Archive for the tag “election day”

Vote — it matters

Barrett Duke writes for erlc.com:

Will Rogers once said, “Be thankful we’re not getting all the government we’re paying for.” How right he was. We all complain about government. Often for good reason. Government tends to restrict us, tax us, penalize us, and generally often makes a nuisance of itself. At times, governments have become so burdensome, overbearing and intrusive that men have risen up against them, overthrown them and established new ones.

That, in fact, is our nation’s story. Our founders and many of our nation’s church leaders argued that the King of England had lost his right to govern them because he was abusing his power. This was a crucial issue to our forefathers. They accepted the teaching of the Apostle Paul that government is a “minister of God … for good.” Its purpose is to punish evil and to reward good. So they created a new government to fulfill this God-given purpose, but they dispensed with the idea of divine right to rule and invested in the governed the right to choose their government.

Their idea was radical for its day. They even wondered if it would actually work. But they trusted God to guide in the affairs of men, and they trusted the people to choose well. Today our nation is a testament to their trust in God and the people. The United States of America has become the envy of most of the world, and the democratic form of government is now the most popular form of government in the world.

But democracies are only as good as the people who are chosen to govern. If the wrong people gain the power of the civil authority, great damage can be done. What happens when the governing authority begins to reward evil and to punish good? It subjects itself to the judgment of God. History is filled with the evidence of God’s judgment on nations for their failure to honor Him with their laws. When nations begin to reward evil and punish good, watch out.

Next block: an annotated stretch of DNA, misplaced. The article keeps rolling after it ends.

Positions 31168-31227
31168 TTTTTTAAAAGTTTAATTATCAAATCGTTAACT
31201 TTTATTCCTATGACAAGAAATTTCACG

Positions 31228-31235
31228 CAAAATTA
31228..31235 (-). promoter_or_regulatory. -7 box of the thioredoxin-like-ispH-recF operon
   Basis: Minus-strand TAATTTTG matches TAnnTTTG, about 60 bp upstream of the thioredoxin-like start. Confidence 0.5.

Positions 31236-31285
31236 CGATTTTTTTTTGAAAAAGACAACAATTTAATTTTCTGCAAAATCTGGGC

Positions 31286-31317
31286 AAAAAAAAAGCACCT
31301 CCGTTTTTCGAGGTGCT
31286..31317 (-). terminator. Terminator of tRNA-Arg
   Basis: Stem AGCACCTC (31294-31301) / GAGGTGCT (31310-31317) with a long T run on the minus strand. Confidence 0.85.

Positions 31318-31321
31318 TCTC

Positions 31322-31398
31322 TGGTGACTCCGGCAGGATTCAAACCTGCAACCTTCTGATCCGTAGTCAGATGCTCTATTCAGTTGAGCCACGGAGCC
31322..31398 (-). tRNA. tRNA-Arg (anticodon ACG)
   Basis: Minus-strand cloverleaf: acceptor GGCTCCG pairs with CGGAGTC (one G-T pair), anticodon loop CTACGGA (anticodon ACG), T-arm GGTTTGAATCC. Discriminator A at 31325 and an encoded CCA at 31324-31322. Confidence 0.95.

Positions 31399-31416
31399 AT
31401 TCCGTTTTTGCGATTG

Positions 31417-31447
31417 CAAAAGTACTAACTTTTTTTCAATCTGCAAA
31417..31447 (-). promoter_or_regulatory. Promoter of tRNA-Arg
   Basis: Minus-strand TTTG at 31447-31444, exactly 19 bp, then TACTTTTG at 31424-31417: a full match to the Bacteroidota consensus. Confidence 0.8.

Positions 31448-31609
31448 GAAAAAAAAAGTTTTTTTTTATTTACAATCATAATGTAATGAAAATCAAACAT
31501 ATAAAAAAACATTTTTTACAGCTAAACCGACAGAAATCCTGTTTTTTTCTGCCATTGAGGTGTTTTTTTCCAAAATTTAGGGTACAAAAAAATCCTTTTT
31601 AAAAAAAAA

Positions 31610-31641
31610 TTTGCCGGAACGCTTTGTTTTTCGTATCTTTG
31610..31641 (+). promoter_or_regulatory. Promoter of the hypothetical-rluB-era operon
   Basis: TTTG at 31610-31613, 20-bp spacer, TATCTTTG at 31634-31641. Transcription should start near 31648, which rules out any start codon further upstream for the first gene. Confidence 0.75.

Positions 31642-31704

But who ultimately is responsible when the governing authorities no longer honor God through their administration? In a democracy, the people are responsible. After all, the governing authorities serve by their permission. This is why it is so important for everyone to make sure to vote on Nov. 6. I know there are no perfect candidates. There never have been and never will be. You know that, too. But we don’t have the luxury to sit it out. We have a responsibility to help our government fulfill its God-given task. Whether or not it achieves that task is ultimately not the responsibility of those who are chosen, but of those who do the choosing.

Do you want God’s favor on our nation? Does the future of our nation matter to you? What do you want this nation to be like for your children and grandchildren? I think these questions all matter to you. Then, do something about it. Vote. And don’t vote for personalities, parties or even personal benefit. Vote to help our government fulfill its God-ordained function — to reward good and to punish evil. Vote your biblical values. It’s not all you can do, but surely it’s the least you can do. I’ll see you at the voting booth. May God continue to bless the United States of America.

Barrett Duke is vice president for public policy and research of the Ethics & Religious Liberty Commission.